Safe House (Universal Pictures, R)

 

film safe-house_smThe style of this film is 100% lifted from the later Bourne movies.

 

 

film safe-house_lg

I’ll say this for Safe House: When I saw the trailer, I joked to a friend that they had made yet another remake of Assault on Precinct 13, which itself was heavily inspired by Rio Bravo. This is not, in fact, another remake of Assault on Precinct 13; it is actually a remake of The Bourne Supremacy, combined with yet another remake of 3:10 to Yuma. Denzel Washington plays the delightfully named Tobin Frost, an ex-CIA agent who has been selling international secrets to anyone and everyone in his nine years since leaving the agency. One day he is being chased and shot at, and walks into a U.S. embassy and surrenders, whereupon he is transferred to a safe house manned by Ryan Reynolds. Literally minutes after arriving, the safe house is attacked and the team that brought in Frost is killed, leaving only Reynolds, who escapes with Frost and has to transfer him to the next secure location. Along the way, Frost tries to escape and the two fight while also developing a certain amount of respect for each other and eventually having to work together. (That’s the 3:10 to Yuma part.)

Safe House is directed by Daniel Espinosa. I don’t know who he is, but he obviously wishes he were Paul Greengrass: The style of this film is 100% lifted from the later Bourne movies. But it goes beyond that; I was absolutely stunned by the scenes set inside the CIA headquarters. They are like Gus Van Sant Psycho-level imitations of The Bourne Supremacy, with Vera Farmiga playing the Joan Allen role, Sam Shepard filling in for Chris Cooper, and Brendan Gleeson doing an incredibly detailed recreation of the role played by Brian Cox. These actors don’t just play the same roles; they actually seem to have been cast because they look like their Bourne counterparts. I was 14 when The Bourne Supremacy came out, and it blew me away. Films didn’t look or feel like that at the time. Now, I’ve seen it more times than I can count, and it still packs a visceral punch. In the years since its release it has been endlessly imitated, with Safe House being the most direct retread of The Bourne Supremacy since, well, The Bourne Ultimatum.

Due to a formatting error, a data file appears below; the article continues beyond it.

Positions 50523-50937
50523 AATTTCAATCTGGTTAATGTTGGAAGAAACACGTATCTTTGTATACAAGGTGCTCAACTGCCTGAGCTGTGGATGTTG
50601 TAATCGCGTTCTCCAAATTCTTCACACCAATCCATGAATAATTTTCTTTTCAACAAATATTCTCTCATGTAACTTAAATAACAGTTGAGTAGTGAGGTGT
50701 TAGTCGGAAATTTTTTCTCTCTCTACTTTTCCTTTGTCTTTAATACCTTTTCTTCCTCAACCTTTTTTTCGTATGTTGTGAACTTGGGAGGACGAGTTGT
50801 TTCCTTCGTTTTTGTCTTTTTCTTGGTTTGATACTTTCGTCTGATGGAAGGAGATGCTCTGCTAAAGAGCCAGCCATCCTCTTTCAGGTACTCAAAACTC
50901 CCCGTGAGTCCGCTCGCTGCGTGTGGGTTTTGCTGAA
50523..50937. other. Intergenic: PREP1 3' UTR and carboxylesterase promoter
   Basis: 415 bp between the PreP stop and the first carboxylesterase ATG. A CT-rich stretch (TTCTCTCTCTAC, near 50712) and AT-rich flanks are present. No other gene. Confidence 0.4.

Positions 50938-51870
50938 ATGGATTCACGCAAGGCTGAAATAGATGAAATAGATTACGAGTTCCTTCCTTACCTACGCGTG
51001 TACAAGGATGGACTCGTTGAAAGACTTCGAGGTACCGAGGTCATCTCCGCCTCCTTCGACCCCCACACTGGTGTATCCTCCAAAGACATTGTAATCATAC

Obviously, Safe House is a very derivative, mediocre thriller, yet one that is helped out by the two leads. Ryan Reynolds is a guy a lot of people seem to hate for no reason. I’ve always kind of liked him, and I got behind his character here. He’s not playing his usual smart-ass, but rather someone who is in over his head and desperately wants to prove himself. Denzel Washington is incapable of giving a bad performance. Tobin Frost (I dare you to say his name without doing a cheesy movie trailer voice) is one of his less-compelling roles, but it’s still fun to see him play a badass. The problem is that they are afraid to make him too villainous. He and Reynolds kind of make up the two halves of the Jason Bourne character, and it would have been better if he had been more flawed.

It’s interesting how movies change in our minds. I saw the remake of 3:10 to Yuma when it came out in 2007 and thought it was good, but not great. While watching Safe House, I was looking back at how much more I was invested in the characters of 3:10 to Yuma and it looked like a masterpiece. As the credits rolled on this film, I looked back on a movie which failed to excite or intrigue me and I thought to myself, “Well, it was way better than Man on a Ledge.” I refuse to fall into this trap. Safe House is a boring movie, and just because it does a few things right doesn’t mean that there is any reason for anyone to watch it. | Sean Lass

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